Noble, Allyson F (2008) Quotidian bus journeys: City life reflections on Lothian buses. PhD thesis, Napier University, Edinburgh, Scotland, UK.
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The main objectives of this research are to investigate the interaction between the city of Edinburgh, Lothian Buses (Edinburgh’s principal public transport provider) and people using specific bus routes within the city boundaries. A single overarching question dominated the
nature of this research: ‘What can we know about the local character of the city from the vantage point of the bus?’
The primary means of data collection were systematic participant observations along specific bus routes from 2004 to 2005. Consideration moves beyond solely examining the interaction between passengers, and treats the bus and the city as complex phenomena with which people have an interactive relationship. Through these observations, it explores the ways in which the bus is more than a mode of transport that links places, and instead maintains that the bus network forms its own multi-stranded signature within the city. Unravelling these strands reveals a mobile place where heterogeneous types of bus users engage in sense making procedures. In addition, the quotidian conversations that take place within the bus add their
own unique rhythms and provide an added dimension to city life.
Analysis draws on these systematic observations, delving beneath the surface of the familiar practice of bus travel, seeing the new in the familiar and subjecting these observations to philosophical enquiry. This research also considers the multifarious dimensions of the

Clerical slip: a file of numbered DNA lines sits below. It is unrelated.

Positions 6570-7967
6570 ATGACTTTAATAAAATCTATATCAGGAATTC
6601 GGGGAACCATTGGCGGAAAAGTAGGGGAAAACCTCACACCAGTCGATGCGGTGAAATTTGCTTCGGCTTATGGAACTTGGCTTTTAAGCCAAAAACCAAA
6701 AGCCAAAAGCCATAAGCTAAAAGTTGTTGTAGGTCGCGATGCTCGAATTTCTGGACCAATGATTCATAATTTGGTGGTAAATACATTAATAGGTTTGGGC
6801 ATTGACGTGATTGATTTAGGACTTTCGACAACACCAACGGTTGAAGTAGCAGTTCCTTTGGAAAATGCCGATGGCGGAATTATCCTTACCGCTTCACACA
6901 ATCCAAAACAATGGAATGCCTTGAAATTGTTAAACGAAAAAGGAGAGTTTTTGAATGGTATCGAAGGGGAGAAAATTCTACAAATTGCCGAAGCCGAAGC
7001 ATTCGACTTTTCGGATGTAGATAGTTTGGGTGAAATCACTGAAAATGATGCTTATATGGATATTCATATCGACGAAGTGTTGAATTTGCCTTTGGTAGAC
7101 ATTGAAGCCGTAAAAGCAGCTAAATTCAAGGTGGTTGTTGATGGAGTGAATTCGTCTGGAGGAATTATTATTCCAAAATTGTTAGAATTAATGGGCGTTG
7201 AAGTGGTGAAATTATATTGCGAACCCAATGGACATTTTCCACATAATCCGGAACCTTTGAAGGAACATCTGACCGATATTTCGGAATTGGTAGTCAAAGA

embedded experience of travel within its in-situ spatial and temporal imagination. The changing temporal and spatial nature of the bus creates a highly complex place within which contested identities produce knowable and recognisable corporal inscriptions upon the bus.
Through the everyday practices and accomplishments within the lifeworld, we treat the city as a work in progress, in which there is an enduring tension between a community’s need for inclusiveness and the concomitant practices that contribute to the process of exclusion.
The embodied time spent travelling is the substantive life-blood of this thesis and the rich veins of the bus network present themselves as an essential part of the city’s anatomy. In chorus, the theoretical foundation reflects upon itself as principled speech.
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